Are U.S. taxpayers funding research that will help African dictators cling to power?
That should, of course, not be the case, but take a look at what the Strauss Center Program on Climate Change and African Political Stability (funded by the U.S. Department of Defense´s Minerva Initiative) says in its Policy Brief NO 3:
In poor, fragile states—like many of those in Africa—
climate shocks and swift-onset meteorological hazards
can pose severe threats to domestic security by
compromising a state’s monopoly of force within itsborders. In the absence of effective humanitarian relief,
the destruction of infrastructure and interruption of
services can trigger such desperation that the populace
resorts to stealing or rioting to secure necessities. These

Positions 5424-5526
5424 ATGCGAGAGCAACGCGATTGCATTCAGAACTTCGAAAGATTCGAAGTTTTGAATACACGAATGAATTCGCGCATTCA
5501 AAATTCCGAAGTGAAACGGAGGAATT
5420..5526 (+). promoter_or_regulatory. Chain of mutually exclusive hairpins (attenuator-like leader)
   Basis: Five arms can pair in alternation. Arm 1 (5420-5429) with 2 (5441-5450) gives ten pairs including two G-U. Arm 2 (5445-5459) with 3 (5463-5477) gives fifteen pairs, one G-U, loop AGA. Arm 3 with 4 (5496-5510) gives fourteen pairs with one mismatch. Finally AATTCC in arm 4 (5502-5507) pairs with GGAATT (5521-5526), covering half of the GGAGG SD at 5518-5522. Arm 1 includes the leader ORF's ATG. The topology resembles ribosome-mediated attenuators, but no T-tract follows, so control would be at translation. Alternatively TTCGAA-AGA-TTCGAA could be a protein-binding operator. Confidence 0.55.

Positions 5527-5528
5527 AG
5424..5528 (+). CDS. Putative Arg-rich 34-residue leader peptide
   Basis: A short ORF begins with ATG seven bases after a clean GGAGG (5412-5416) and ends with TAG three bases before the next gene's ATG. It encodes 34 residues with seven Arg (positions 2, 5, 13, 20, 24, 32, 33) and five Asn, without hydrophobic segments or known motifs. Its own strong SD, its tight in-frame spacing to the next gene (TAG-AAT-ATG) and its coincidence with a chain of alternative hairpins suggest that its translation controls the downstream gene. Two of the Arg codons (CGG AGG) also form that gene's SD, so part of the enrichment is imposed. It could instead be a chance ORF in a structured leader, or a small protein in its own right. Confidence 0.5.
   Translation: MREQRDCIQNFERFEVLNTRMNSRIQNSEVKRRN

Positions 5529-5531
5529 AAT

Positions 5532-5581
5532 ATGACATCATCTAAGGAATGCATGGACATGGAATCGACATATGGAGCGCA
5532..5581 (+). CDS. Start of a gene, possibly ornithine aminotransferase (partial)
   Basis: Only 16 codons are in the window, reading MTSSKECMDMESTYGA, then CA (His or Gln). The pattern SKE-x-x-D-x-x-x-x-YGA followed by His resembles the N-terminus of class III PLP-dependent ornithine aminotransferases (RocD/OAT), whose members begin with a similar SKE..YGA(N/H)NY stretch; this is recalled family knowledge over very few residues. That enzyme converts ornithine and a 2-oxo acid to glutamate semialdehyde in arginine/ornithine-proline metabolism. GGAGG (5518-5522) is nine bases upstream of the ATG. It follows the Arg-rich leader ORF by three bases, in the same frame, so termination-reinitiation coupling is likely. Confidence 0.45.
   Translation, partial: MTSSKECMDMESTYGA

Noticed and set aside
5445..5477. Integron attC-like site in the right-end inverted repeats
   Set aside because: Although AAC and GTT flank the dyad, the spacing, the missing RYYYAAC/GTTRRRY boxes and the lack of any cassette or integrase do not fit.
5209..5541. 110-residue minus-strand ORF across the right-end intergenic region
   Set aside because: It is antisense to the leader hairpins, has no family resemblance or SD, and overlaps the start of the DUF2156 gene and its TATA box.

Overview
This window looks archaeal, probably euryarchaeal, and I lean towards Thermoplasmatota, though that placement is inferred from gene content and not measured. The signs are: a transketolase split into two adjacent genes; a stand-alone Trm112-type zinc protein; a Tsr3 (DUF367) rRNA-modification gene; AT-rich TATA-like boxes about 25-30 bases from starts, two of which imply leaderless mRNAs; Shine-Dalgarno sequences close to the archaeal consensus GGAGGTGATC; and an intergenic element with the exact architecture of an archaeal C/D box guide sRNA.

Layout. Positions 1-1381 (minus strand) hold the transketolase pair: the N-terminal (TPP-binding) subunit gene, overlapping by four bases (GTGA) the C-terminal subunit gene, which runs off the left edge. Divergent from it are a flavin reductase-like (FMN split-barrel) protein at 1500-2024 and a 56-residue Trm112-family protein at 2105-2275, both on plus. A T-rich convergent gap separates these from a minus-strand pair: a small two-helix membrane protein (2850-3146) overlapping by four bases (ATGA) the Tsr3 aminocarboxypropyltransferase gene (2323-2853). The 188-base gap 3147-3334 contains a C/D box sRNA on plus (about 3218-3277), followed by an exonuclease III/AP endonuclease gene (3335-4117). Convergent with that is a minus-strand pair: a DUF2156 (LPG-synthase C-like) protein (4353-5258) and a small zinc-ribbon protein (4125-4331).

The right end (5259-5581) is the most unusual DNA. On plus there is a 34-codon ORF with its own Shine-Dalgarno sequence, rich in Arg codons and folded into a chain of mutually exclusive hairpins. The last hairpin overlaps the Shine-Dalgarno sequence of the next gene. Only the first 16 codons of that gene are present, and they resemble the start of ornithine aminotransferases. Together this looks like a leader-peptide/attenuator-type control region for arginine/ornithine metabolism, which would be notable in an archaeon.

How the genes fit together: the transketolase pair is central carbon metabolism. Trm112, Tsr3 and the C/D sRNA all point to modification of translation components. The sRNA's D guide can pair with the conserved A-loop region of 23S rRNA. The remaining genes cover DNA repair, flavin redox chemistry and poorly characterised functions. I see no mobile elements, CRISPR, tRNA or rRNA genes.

risks to state control are compounded if citizens exploit
the absence of a security presence to loot for personal
gain. Moreover, disasters may provide focal points
around which government opponents may rally.
Extreme weather events also represent important security
concerns for external actors, with militaries frequently
deployed to provide humanitarian relief. This diversion
of military resources represents an opportunity cost by
preventing troops and equipment from being deployed
for other purposes.
Link to the Policy Brief on this page.
With that kind of research funding, maybe it is not so surprising that the Minerva Initiative website has this to say:
Funding outlook for Minerva: While the Fiscal Year 2012 appropriations bill cut $7M of Minerva funding intended to go toward new research from the recent BAA, the Minerva program staff remains optimistic that some proposals can still be funded and continues to investigate other ways to bring in support. All funding decisions from the 2011 competition will be announced in Spring 2012.